Background: Different methods have been proposed to analyze adverse events (AEs) associated with targeted therapies. While these AEs lead to dose adjustments for many patients, conventional reporting methods do not take drug administration into consideration. This paper underlines the importance of jointly reporting AEs and drug administration using prevalence, and proposes a complementary approach to reporting.
Patients and methods: The prevalence method estimates the probability of progression-free patients being in a particular health state (state 1: AEs with full dose; state 2: AEs with reduced dose; state 3: no AEs with reduced dose) at different time points. To take into account the impact of dose adjustments on efficacy, the weighted prevalence method can be used by assigning utility weights to the different health states. The benefit of these methods was illustrated using data from a phase II trial of regorafenib.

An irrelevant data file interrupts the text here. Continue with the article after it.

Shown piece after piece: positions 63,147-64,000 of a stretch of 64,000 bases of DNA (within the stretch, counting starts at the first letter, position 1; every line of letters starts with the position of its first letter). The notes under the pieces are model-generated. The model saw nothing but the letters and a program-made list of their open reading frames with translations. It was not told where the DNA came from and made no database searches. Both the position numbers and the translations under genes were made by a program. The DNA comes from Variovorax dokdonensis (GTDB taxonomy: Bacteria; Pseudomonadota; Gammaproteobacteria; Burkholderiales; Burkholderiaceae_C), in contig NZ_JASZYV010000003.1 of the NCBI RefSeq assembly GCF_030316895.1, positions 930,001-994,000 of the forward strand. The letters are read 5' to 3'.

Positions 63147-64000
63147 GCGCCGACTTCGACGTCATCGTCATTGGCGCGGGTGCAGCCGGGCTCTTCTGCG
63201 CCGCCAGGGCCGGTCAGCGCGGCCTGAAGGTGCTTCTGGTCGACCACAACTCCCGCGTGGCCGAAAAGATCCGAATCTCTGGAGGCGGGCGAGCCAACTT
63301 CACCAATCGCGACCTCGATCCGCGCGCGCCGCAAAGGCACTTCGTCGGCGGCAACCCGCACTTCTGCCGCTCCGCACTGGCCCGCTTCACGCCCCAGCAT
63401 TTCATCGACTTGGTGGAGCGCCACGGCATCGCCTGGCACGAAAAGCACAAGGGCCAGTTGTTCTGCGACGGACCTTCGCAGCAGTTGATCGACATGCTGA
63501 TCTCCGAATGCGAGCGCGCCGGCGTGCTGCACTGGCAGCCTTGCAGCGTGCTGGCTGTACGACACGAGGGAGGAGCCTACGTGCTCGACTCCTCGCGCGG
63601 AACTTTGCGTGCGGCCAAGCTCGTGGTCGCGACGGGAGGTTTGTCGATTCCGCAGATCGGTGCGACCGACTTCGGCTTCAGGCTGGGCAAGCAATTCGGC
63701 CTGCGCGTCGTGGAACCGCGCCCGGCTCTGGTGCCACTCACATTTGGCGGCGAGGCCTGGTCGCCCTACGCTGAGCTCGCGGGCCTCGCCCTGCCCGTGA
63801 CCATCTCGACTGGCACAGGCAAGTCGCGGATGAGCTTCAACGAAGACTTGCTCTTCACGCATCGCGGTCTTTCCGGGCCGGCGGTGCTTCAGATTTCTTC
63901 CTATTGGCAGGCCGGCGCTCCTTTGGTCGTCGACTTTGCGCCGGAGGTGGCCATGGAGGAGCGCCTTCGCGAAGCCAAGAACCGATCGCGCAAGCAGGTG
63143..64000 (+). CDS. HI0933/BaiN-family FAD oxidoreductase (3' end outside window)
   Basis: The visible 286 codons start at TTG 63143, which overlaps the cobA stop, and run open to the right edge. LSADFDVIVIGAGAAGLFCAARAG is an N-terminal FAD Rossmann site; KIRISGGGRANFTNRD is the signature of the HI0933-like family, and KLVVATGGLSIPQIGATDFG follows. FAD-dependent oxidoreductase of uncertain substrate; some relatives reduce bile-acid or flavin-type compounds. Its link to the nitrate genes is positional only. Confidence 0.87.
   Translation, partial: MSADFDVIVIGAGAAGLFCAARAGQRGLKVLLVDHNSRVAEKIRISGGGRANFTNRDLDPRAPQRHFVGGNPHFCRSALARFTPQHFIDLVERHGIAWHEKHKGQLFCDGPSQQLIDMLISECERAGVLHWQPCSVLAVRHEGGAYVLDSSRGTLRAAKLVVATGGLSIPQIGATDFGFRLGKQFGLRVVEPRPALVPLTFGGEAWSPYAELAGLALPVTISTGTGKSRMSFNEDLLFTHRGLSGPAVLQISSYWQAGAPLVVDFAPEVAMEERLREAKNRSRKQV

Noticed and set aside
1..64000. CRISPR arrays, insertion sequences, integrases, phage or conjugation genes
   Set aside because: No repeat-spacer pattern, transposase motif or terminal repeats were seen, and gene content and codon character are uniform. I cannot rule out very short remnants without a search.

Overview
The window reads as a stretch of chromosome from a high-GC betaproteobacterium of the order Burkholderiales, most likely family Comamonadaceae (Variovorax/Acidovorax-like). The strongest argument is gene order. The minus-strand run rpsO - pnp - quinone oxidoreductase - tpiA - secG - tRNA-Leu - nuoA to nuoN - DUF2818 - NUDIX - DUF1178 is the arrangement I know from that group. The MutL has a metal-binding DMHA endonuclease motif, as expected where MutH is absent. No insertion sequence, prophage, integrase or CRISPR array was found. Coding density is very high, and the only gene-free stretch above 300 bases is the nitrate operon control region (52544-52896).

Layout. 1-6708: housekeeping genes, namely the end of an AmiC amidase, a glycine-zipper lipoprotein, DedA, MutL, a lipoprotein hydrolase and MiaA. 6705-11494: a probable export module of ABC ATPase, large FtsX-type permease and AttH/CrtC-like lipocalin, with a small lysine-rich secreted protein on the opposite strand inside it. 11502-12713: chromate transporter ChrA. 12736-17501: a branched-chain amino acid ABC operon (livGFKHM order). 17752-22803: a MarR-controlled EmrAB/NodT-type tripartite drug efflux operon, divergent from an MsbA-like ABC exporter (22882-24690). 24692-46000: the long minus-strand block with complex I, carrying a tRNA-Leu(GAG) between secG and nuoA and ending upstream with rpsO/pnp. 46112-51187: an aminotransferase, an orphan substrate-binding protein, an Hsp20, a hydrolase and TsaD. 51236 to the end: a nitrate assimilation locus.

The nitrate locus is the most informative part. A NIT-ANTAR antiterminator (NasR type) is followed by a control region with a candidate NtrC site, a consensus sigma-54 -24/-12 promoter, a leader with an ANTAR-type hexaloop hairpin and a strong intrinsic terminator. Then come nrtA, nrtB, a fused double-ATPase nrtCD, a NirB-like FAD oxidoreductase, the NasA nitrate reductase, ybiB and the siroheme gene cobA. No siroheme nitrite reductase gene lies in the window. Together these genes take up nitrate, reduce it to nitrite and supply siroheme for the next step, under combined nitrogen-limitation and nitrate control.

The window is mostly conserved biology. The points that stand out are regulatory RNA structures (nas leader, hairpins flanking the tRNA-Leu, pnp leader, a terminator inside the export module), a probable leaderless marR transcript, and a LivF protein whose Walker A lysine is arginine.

Results: Only 4.6% of progression-free patients developed mucositis/stomatitis (grade ≥2) at 3 months. The prevalence of patients not experiencing this AE but whose dose was reduced or treatment interrupted was 58.1%. The weighted prevalence of the regorafenib toxicity profile and dose reduction was higher in the control arm.
Conclusion: This case study confirms the importance of jointly analyzing AEs and drug administration. The weighted prevalence approach is an average score that incorporates the dimension of drug administration into AE assessment. This can be helpful for regulatory agencies as well as for clinicians to evaluate the benefit-risk ratio of therapies in their treatment choice.
Clinical trial: NCT01900743.